How do regular people respond and adapt to “major structural changes that upend normal social processes?” This question is at the heart of Rana B. Khoury’s work, which explores the new “normal” that civilians in Syria have created in response to the Syrian civil war. Inspired to “tell the stories of individuals and communities experiencing major structural changes that upend normal social processes,” Rana’s work will shed light on not only the experiences of Syrian refugees but will also create an understanding of the impact of civil war on the restructuring of governance.
Rana grew up in the U.S.A. in a family that is originally from Syria and they traveled to the Middle East periodically to visit relatives. After college, she studied Arabic in Damascus for a year, and traveled to 13 of the 14 provinces of Syria, and volunteered as an English instructor at a Palestinian refugee camp. These experiences developed her interest in the region and in displacement. As a scholar, her interests lie in misunderstood and underrepresented issues. Through her research, she hopes to expand scholarly knowledge on the experiences of everyday Syrian people in the face of civil war.
Rana is conducting pre-doctoral research in Amman during the fall of 2016 as part of a project titled “Activist Refugees, Local Authorities, and External Actors: Civilians in and around Wartime Syria.” For the last two summers, she lived with Syrian refugee families in Jordan and conducted exploratory work, developing her ideas about activism and the roles of civilians in governance in wartime. Her dissertation will examine the external and internal forces that shape political and social dynamics in the refugee community and inside the civil war state.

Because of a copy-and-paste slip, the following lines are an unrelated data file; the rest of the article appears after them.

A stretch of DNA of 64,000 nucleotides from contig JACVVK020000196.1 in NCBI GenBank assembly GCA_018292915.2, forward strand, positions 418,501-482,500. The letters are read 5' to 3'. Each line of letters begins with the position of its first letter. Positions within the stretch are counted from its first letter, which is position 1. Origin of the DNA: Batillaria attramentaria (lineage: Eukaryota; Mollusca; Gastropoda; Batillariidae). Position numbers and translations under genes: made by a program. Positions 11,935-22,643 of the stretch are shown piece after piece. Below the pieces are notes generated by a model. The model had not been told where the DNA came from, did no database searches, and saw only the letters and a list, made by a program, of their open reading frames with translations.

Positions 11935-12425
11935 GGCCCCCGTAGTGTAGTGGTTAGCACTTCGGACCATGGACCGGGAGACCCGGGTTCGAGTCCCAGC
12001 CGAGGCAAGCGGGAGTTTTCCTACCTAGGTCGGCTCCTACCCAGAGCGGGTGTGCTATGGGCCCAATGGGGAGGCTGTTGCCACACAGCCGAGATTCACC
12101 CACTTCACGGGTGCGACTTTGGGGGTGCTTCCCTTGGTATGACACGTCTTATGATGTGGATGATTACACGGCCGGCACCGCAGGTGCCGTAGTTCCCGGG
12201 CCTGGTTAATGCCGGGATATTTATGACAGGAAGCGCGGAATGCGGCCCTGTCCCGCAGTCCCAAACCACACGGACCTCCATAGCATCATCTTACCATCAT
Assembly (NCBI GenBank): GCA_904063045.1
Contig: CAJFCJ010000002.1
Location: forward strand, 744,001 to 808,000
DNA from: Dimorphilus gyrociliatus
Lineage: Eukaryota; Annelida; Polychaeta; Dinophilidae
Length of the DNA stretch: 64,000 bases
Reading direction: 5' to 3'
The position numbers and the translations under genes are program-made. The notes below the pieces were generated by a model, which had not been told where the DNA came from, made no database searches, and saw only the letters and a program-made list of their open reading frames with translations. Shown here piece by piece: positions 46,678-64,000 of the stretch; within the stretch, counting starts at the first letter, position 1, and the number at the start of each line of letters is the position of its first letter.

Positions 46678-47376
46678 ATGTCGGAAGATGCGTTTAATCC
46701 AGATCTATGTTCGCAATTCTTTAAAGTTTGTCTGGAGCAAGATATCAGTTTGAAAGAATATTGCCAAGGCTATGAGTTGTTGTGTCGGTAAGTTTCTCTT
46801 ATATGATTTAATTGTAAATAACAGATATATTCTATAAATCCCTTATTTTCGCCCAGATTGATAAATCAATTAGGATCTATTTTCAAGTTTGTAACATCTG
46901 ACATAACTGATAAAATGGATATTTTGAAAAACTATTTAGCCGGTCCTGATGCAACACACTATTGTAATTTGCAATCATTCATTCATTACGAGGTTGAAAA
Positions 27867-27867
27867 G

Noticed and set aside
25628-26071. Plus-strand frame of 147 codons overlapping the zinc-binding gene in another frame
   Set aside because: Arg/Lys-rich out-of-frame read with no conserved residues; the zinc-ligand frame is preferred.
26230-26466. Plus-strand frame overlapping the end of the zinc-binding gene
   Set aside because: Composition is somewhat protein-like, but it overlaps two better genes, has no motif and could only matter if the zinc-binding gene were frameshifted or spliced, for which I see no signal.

Rana Khoury is currently a Ph.D. candidate in the Department of Political Science at Northwestern University. She has an M.A. in Arab Studies (2012) from Georgetown University and B.A. in Political Science (2008) from American University. Her recent book, As Ohio Goes: Life in the Post-Recession Nation, explores the impact of the Great Recession and income inequality on regular Americans, placing their experiences in a political-economic context. To learn more about her work. please visit her website https://ranakhoury.com/.
Written by Sarah Schweyen, a student at St. Olaf College who is studying abroad in the fall 2016 semester in Amman, Jordan with the Amideast program.